Is anyone else wondering what you might look like now if you’d chosen a wholesome (by which I mean lame) youth versus adventurous and fancy-free? By which I mean a bar-hopping, sun junky who enjoyed herself a cigarette now and then, but mostly a lot?
The truth is, the cosmetic industry capitalizes on our regrets. Whether those are the fact of inheriting our parents' genes, having smoked too many Marlboro Lights or slathering ourselves with baby oil every summer on the beach, the message is "Our products can undo the effects of living."
Usually, this message comes from someone who 1) has not actually reached the age of consent; 2) has been lacquered with the same polyurethane used on cars, or 3) has succumbed to so much plastic surgery that there was enough skin left over to make a new person.
I am all for "aging gracefully," but very much resent being encouraged to do so by someone who is half non-biodegradable.
Lately, the concept of "pro-aging" is taking hold – what a relief. Since it's going to happen anyway, I'd rather not feel obliged to wipe out every physical indication of the process. Why not take care of what we have rather than buying into the idea that our 20-year-old skin is there, and just waiting to be excavated by the right product?
My mother reached "middle age" in the 80's – at that time a woman of 40 was generally retired from the league. Perms were all the rage. She wouldn't leave the house without a full undercarriage – waist-high underpants, pantyhose and slacks. Clearly, she was not someone swept up by the idea of defying her age.
In her 60s though, caving to the hype that women needed to look like something out of a wax museum despite actually being alive, even she went under the knife. "Jowels" she'd complained. "Saggy cheek skin." I was like, "What, now? Now, you're trying to backtrack?" You're in your 60s, you're supposed to look like that. If all you old biddies are intent on looking 30 – what are your adult children supposed to do? Get braces?
When you're young and think you'll live forever, you don't worry that joyful, exuberant times with friends will create laugh lines. That summer picnics on the beach will result in freckles you'll try to cover up later. That your precious babies will cause that furrow in your brow. That the responsibilities of a career you love will produce such dark circles under your eyes. That life – "duh" – ages you.
Would you trade it for anything? It is said that your eyes are windows to your soul. Similarly by the time you're 50+, your face is a map of your life – good or bad – and it seems to me that we should embrace the story told by our lines and creases; by those furrows in our brow, a sag or a bag here and there.
I'm not about erasing what is. Or pretending to be young when I'm not – except when I use words like "psyched," "awesome" and "wicked" – which ironically date me like a prune and send my kids cringing into a corner.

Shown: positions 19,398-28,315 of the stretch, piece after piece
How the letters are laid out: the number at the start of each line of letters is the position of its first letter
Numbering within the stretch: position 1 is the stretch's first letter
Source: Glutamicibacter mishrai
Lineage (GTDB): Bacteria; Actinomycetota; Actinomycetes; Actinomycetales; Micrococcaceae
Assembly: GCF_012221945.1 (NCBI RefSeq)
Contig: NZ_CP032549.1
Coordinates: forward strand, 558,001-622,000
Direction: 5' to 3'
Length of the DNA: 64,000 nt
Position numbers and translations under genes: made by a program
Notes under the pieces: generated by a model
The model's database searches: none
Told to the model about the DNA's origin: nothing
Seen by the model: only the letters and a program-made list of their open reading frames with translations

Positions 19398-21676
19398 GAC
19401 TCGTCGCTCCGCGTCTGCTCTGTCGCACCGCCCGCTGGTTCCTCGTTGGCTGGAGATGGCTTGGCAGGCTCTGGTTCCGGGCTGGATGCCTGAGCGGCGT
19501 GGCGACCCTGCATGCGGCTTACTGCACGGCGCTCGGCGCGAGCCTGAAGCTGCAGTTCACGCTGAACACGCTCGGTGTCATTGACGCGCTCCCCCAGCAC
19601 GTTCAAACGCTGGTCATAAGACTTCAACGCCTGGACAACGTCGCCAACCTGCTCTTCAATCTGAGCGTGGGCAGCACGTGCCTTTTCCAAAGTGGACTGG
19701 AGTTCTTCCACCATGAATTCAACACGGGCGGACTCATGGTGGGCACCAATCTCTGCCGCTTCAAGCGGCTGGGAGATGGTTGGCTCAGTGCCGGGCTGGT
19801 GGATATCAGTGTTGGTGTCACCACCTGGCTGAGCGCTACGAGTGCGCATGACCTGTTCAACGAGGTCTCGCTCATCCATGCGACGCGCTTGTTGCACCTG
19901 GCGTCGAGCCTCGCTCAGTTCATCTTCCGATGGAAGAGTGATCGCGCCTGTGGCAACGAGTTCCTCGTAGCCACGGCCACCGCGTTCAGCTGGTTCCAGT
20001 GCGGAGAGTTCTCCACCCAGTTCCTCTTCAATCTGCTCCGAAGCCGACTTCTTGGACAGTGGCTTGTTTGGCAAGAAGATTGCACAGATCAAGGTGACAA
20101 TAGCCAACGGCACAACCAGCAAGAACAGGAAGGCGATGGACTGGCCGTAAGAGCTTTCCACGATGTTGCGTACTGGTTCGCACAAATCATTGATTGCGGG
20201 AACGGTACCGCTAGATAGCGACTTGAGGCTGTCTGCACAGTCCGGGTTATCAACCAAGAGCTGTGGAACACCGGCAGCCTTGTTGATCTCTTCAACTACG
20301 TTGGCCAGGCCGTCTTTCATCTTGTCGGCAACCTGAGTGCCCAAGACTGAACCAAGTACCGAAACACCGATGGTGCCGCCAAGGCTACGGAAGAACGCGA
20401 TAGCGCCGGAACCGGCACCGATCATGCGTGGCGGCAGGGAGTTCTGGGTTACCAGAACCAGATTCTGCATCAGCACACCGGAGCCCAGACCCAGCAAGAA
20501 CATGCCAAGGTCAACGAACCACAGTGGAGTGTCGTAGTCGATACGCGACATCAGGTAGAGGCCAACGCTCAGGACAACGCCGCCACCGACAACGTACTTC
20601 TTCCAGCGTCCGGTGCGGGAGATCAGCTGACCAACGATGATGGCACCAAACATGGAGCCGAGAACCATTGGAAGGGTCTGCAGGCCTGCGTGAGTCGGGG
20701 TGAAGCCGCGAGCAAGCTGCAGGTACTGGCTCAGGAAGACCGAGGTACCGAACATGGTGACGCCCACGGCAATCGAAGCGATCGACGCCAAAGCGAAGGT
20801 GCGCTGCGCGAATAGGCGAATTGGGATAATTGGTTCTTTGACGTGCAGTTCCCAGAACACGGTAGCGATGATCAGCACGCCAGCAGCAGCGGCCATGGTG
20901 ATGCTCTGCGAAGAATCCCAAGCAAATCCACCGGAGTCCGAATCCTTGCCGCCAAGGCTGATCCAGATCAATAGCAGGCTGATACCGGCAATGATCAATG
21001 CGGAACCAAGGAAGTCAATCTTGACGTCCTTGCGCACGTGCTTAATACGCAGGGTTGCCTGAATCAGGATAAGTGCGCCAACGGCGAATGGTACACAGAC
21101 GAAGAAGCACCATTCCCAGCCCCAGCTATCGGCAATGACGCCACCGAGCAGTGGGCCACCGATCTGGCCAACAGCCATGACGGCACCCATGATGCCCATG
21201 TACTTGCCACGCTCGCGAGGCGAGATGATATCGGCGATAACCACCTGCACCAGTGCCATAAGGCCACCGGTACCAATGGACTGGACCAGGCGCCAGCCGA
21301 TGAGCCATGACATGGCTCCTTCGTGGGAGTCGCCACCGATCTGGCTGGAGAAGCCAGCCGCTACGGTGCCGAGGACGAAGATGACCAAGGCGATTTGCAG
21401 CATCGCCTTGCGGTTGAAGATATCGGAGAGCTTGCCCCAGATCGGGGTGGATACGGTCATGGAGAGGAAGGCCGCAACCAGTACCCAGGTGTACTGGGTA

Eschewing miracle cures though doesn't mean I'm immune to the idea of looking my best; we're all on board with routine maintenance and cosmetic enhancements as long as it doesn't take a lot of time, effort or money. We'll leave that to JLo and Shakira. We, my skin and I, get right to the point: moisturize, exfoliate and deep clean.
Moisture. There's not a lot of it here in Colorado, so using a humidifier is a must during the winter, as is drinking loads of water and sealing in what you can with a good moisturizer. I like to let newly regenerated skin cells get their chance to shine and so exfoliate once a week. Face masks a couple times a month are immensly therapeutic - and well, they just feel soooooo good.
With the basics covered, I don't feel the need for too much makeup. Which is perfect, because I have no idea what to do with half the stuff on the market now anyway. Hell, I stick the mascara wand right into my pupil at least once a week.
How we choose to age is irrelevant to the fact that we are. Fighting it, defying it, or denying it all require energy that will actually accelerate it. How about not pursuing the process like stalkers, obsessed over every advancing symptom. Assign aging as a side affect of living a life we love, a result of intention and purpose, an afterglow of hard-earned fulfillment and inner peace. Sound like a fantasy? Compare that to being 50 and looking 30 - I'm going for the inner peace.
Chief Executive Officer of:
(1) One nascent (11-year-old) vegetarian whose favorite vegetable is ketchup
(1) One (14-year-old) sleepivore, low on the ambition spectrum
Dana is TRUST Beauty’s Chief Engagement Officer and a regular contributor to our blog, twitter, and other social media platforms. Watch for more articles and words of wisdom from Dana in the coming weeks.